Pictured: A billboard commemorating the assassinated Iranian nuclear scientist Mohsen Fakhrizadeh in Tehran, Iran on November 30, 2020. (Photo by Atta Kenare/AFP via Getty Images)
To hit back, or not to hit back?
This is the question that has heated up debate within Tehran's ruling Khomeinist circles for almost a week. The debate was triggered by the assassination of Mohsen Fakhrizadeh, a shadowy figure in the top echelons of Tehran's murky establishment.
Despite an avalanche of obituaries and reports on the event, it is not yet quite clear who Fakhrizadeh was and what he was doing.
The official narrative started by introducing him as a military figure. He was, we were told, a brigadier-general and bore that title of Deputy Defense Minister. Then the Defense Minister, Brig. Gen. Amir Hatami spoke as if he hardly knew Fakhrizadeh while praising him for his unspecified "immense services". The narrative then switched to presenting Fakhrizadeh as a nuclear scientist and thus a victim of "enemies who do not wish to slow down Iran's progress in peaceful use of nuclear science."
In other words, Fakhrizadeh joins the lengthening list of Iranian nuclear scientists assassinated by unknown assailants over the past 10 years. But then Ali Akbar Salehi, the man who heads Iran's Atomic Energy Organization (IEAO) made it clear that Fakhrizadeh was working on a parallel project not connected with the mainstream nuclear program. More intriguingly, Salehi revealed that Fakhrizadeh's work was linked to "nuclear defense", thus having a military aspect. Then it was the turn of Maj. Gen. Hussein Salami, chief of the Islamic Revolutionary Guard Corps (IRGC) to add his layer of mystery by praising the "key role" that Fakhrizadeh played in the Islamic Republic's missile development project. But that was not all. The Islamic Foreign Ministry spokesman Khatibzadeh brought in a shade of his own by claiming that Fakhrizadeh had been a member of the Iranian team negotiating the infamous JCPOA (the Obama "nuke deal" with the then US Secretary of State John Kerry.)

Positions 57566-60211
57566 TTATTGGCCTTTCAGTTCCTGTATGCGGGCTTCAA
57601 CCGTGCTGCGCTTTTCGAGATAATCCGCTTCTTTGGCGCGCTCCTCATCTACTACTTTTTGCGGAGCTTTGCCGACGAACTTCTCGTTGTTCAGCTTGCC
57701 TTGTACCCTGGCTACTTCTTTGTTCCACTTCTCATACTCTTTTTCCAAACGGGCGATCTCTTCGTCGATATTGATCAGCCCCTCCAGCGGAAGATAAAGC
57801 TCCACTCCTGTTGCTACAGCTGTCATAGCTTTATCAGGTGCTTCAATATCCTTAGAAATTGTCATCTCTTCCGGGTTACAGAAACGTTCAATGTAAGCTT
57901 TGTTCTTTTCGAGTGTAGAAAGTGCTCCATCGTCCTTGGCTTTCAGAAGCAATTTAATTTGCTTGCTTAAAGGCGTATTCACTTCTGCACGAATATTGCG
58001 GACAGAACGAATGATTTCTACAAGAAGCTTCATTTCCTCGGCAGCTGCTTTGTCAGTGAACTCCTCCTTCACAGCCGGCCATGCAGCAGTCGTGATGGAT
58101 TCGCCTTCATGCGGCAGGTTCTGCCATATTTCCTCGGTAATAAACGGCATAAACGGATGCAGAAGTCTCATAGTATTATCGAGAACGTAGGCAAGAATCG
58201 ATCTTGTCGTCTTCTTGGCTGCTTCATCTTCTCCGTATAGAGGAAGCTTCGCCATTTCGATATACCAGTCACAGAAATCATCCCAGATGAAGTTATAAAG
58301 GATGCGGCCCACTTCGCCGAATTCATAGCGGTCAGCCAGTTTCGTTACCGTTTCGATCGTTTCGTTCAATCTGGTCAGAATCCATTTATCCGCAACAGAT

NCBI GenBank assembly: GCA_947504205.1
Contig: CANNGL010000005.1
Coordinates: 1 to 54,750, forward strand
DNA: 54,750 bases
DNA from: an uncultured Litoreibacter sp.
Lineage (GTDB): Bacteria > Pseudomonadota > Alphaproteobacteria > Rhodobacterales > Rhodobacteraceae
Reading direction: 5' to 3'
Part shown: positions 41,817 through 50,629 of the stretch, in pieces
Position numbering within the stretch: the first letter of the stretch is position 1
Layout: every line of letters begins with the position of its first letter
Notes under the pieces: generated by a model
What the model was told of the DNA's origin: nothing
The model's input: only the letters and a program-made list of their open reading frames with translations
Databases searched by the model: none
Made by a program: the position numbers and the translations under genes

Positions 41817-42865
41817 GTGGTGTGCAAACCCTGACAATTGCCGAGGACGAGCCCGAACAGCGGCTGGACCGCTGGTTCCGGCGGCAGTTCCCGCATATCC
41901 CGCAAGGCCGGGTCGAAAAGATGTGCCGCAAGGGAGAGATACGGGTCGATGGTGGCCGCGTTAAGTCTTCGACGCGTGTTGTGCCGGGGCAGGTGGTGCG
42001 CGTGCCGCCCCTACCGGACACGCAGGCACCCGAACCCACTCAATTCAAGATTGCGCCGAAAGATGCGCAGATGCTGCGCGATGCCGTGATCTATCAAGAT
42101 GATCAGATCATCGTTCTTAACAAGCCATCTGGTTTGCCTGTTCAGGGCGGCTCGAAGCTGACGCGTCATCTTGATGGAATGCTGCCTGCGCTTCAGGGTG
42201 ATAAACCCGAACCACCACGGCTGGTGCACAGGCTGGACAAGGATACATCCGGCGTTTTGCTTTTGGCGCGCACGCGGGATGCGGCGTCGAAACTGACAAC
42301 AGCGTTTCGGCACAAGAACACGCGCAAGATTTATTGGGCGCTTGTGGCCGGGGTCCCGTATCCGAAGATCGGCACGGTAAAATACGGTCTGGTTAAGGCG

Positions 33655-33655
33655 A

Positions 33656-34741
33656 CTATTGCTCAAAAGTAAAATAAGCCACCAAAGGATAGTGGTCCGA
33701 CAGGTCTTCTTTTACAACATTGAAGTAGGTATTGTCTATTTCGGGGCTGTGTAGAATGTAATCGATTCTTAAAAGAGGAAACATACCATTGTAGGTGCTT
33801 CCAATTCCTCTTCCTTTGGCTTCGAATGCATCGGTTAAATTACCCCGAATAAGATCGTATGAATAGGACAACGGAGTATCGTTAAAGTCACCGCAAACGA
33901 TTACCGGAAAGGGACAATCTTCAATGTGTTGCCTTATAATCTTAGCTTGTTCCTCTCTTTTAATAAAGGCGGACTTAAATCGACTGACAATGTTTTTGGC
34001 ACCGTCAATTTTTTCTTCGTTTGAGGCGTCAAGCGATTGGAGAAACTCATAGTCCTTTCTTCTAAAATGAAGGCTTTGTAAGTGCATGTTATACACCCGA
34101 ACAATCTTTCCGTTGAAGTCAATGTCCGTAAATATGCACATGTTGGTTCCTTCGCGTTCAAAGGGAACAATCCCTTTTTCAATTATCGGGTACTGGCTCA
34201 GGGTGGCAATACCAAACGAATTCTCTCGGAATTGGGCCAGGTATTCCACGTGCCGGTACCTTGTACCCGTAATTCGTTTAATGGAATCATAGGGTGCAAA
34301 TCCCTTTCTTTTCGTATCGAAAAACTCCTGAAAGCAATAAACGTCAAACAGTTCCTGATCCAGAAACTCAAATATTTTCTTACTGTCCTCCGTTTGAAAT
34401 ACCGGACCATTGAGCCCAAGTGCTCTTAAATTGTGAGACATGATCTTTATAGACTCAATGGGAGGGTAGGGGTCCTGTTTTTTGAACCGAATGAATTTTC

Finally, and perhaps because they realized that the persona initially depicted for the "martyr" might not generate the desired degree of sympathy, the regime's propagandists started presenting Fakhrizadeh as a scholar, poet, philosopher, and moral guide. They even broadcast a videotaped speech in which he offers a comprehensive plan for defeating Covid-19 and curing those affected.
Whether or not Fakhrizadeh was a scholar, scientist, soldier, diplomat, philosopher, epidemiologist, and moral guide, in other words, a quintessential Renaissance man, we don't and perhaps can never know. But two things are clear.
First, that Fakhrizadeh was a member of the inner circle of "Supreme Guide" Ayatollah Ali Khamenei, who has created a parallel government structure that wields the reality of power while "elected" presidents and their ministers provide the façade behind which power is exercised. In a number of "special interest" domains, Khamenei relies almost exclusively on his handpicked and tested aides. Thus, when it comes to relations with Russia, for example, he relies on former Foreign Minister Ali-Akbar Velayati. On relations with China, Khamenei has just put former Islamic Majlis Speaker Ali Ardeshir Larijani in charge. Relations with Arab neighbors and Afghanistan was handled by the late Gen. Qassem Soleimani. (Not clear whether Soleimani's successor Brig. Gen Esmail Qaani has also inherited that distinction.) Relations with Turkey and Pakistan seem to be handled by Maj. Gen. Muhammad Baqeri, Chief of Staff of the Islamic armed forces. Thus, it seems that while Salehi, and others before him, were in charge of the civilian aspect of the nuclear program, it was Fakhrizadeh who orchestrated the military part.